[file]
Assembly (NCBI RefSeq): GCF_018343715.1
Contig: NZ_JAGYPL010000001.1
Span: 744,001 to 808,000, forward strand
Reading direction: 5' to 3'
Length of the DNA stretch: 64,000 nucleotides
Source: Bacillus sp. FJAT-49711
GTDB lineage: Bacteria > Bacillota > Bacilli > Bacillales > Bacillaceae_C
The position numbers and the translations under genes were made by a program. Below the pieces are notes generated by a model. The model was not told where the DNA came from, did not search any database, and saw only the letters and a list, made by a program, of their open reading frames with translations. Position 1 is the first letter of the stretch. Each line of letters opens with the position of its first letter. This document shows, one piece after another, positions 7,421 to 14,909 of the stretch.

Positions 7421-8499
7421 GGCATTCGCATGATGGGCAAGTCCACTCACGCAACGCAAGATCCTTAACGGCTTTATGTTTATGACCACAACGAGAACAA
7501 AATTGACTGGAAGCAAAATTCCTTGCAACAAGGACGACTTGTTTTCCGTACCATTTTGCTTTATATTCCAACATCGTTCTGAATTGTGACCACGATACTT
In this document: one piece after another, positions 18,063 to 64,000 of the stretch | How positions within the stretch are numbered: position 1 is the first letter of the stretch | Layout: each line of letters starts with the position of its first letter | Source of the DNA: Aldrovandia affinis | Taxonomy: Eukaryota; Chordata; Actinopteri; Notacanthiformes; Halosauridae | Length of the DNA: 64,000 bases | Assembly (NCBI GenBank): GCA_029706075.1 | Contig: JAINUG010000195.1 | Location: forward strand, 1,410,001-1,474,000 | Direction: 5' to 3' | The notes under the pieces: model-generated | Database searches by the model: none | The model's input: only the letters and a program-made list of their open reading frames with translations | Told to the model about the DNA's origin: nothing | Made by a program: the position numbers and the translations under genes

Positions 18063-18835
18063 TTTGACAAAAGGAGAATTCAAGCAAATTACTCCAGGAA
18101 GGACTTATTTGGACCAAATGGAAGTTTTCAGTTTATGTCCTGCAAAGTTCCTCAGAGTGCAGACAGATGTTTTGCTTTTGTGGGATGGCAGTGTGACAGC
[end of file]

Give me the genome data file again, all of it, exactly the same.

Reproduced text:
Assembly (NCBI RefSeq): GCF_018343715.1
Contig: NZ_JAGYPL010000001.1
Span: 744,001 to 808,000, forward strand
Reading direction: 5' to 3'
Length of the DNA stretch: 64,000 nucleotides
Source: Bacillus sp. FJAT-49711
GTDB lineage: Bacteria > Bacillota > Bacilli > Bacillales > Bacillaceae_C
The position numbers and the translations under genes were made by a program. Below the pieces are notes generated by a model. The model was not told where the DNA came from, did not search any database, and saw only the letters and a list, made by a program, of their open reading frames with translations. Position 1 is the first letter of the stretch. Each line of letters opens with the position of its first letter. This document shows, one piece after another, positions 7,421 to 14,909 of the stretch.

Positions 7421-8499
7421 GGCATTCGCATGATGGGCAAGTCCACTCACGCAACGCAAGATCCTTAACGGCTTTATGTTTATGACCACAACGAGAACAA
7501 AATTGACTGGAAGCAAAATTCCTTGCAACAAGGACGACTTGTTTTCCGTACCATTTTGCTTTATATTCCAACATCGTTCTGAATTGTGACCACGATACTT
In this document: one piece after another, positions 18,063 to 64,000 of the stretch | How positions within the stretch are numbered: position 1 is the first letter of the stretch | Layout: each line of letters starts with the position of its first letter | Source of the DNA: Aldrovandia affinis | Taxonomy: Eukaryota; Chordata; Actinopteri; Notacanthiformes; Halosauridae | Length of the DNA: 64,000 bases | Assembly (NCBI GenBank): GCA_029706075.1 | Contig: JAINUG010000195.1 | Location: forward strand, 1,410,001-1,474,000 | Direction: 5' to 3' | The notes under the pieces: model-generated | Database searches by the model: none | The model's input: only the letters and a program-made list of their open reading frames with translations | Told to the model about the DNA's origin: nothing | Made by a program: the position numbers and the translations under genes

Positions 18063-18835
18063 TTTGACAAAAGGAGAATTCAAGCAAATTACTCCAGGAA
18101 GGACTTATTTGGACCAAATGGAAGTTTTCAGTTTATGTCCTGCAAAGTTCCTCAGAGTGCAGACAGATGTTTTGCTTTTGTGGGATGGCAGTGTGACAGC